Please use this identifier to cite or link to this item:

Potent Antibacterial Activities of Ag/TiO2 Nanocomposite Powders Synthesized by a One-Pot Sol-Gel Method

Authors Zhang, Huanjun
Chen, Guohua View this author's profile
Issue Date 2009
Source Environmental science & technology , v. 43, (8), 2009, APR 15, p. 2905-2910
Summary The antimicrobial properties of Ag-based materials have been actively investigated recently. In such materials, control of the size of the Ag particles is critical to their bactericidal performance. A novel one-pot sol-gel scheme is described here. It incorporates room-temperature ionic liquids (RTILs) to synthesize Ag/TiO2 nanocomposite powders. The presence of RTILs is indispensable to the control of the size of the Ag particles. Highly dispersed, metallic Ag nanoclusters are formed on the TiO2 nanoparticle surface after calcination of the gel. The average cluster size of Ag can be controlled to be below 5 nm with high Ag loading (7.4wt\%). Antibacterial tests using 7.4wt\% Ag/TiO2 on 10(5) CFU/mL Escherichia coli (E coli) strains incubated on Luria-Bertani (LB)/agar plates show that bacterial growth was inhibited by 98.8\% at an Ag concentration of 1.2 mu g/mL. Complete inhibition was achieved at 2.4 mu g(Ag)/mL. At this concentration, a 3.9wt\% Ag/TiO2 sample, with a smaller Ag cluster size (<3 nm), completely inhibited bacterial growth in a more populated E coli community (similar to 3 x 10(6) CFU/mL). In fact, 16 mu g/mL Ag suppressed bacterial growth by 99.9\% with 3.9wt\% Ag/TiO2. Both the small Ag cluster size and the unique structure of TiO2 nanoparticles supporting highly dispersed Ag clusters are identified to be the sources of a superior bactericidal performance of the RTILs-derived Ag/TiO2.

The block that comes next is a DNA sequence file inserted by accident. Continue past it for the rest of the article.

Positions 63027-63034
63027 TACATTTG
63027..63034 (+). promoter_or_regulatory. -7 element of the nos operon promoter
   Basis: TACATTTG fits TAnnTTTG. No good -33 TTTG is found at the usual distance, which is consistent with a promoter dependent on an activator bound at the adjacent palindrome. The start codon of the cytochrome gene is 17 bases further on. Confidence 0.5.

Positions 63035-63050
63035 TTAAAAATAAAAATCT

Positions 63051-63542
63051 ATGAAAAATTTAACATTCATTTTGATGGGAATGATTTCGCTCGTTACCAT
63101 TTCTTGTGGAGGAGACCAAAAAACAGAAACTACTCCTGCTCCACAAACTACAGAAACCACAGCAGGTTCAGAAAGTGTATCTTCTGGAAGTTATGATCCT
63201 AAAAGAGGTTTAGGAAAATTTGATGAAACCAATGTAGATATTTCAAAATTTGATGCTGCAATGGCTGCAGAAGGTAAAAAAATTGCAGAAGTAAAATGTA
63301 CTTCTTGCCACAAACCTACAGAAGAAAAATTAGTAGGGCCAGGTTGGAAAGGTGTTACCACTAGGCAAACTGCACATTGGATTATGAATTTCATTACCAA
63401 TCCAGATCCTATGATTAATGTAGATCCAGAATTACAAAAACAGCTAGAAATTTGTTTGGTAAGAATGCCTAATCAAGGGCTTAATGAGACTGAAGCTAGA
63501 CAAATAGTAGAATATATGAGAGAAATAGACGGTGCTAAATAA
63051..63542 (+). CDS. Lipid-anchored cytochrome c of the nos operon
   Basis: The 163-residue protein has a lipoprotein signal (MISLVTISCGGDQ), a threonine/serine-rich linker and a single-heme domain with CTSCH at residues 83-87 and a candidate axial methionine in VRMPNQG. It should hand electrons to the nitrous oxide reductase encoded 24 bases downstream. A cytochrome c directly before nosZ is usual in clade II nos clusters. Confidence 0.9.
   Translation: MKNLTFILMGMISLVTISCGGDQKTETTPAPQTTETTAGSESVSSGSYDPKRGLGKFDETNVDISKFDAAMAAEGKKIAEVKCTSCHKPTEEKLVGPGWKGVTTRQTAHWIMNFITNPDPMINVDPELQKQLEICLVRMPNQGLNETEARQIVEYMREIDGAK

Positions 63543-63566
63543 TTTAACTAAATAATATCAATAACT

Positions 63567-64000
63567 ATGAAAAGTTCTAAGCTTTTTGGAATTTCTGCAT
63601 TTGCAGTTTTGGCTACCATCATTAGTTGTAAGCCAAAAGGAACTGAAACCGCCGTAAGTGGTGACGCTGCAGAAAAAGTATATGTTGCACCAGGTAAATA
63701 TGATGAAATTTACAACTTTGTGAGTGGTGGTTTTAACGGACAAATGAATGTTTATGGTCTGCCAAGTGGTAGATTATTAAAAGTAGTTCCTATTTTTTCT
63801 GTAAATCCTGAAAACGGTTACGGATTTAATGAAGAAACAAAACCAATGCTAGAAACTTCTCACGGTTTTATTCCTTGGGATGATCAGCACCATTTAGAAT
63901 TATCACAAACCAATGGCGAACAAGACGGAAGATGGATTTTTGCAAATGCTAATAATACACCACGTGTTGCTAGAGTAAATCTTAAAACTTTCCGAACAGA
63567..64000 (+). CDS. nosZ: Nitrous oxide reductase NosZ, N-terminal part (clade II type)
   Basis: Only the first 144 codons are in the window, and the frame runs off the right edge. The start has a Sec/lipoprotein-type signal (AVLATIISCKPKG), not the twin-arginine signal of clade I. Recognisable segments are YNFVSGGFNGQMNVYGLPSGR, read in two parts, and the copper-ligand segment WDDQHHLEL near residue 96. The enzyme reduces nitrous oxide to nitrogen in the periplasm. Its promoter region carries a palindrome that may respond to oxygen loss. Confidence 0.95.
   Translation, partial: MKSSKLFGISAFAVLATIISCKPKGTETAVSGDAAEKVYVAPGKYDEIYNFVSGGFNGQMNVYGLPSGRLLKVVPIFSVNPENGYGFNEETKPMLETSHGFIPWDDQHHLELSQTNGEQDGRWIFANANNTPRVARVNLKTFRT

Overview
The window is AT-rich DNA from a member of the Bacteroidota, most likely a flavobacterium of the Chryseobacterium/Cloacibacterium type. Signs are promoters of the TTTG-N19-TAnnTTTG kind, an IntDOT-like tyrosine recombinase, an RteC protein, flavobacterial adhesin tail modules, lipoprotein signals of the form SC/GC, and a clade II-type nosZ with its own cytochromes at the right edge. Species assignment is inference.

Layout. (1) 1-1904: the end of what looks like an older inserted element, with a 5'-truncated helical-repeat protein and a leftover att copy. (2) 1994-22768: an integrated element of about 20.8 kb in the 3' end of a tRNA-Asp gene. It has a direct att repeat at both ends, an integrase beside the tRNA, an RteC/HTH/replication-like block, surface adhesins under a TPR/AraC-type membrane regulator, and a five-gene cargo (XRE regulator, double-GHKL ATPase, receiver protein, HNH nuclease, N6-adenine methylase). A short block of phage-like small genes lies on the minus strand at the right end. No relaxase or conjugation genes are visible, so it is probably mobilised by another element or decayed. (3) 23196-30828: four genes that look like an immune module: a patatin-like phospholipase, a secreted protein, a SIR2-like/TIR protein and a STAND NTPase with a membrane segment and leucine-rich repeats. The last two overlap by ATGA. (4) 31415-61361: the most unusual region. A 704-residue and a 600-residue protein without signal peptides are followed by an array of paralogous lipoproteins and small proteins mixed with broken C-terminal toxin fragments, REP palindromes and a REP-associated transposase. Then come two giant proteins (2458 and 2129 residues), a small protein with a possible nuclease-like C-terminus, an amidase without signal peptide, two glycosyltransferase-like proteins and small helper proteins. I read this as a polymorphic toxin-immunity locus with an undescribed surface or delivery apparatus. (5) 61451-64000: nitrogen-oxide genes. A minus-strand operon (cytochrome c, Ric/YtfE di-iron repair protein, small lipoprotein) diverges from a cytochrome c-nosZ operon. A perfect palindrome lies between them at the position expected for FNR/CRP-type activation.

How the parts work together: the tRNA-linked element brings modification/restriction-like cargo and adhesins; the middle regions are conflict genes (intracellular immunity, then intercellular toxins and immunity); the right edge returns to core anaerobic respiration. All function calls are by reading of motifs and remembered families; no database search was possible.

ISSN 0013-936X
Language English
Format Article
Access View full-text via DOI
View full-text via Web of Science
View full-text via Scopus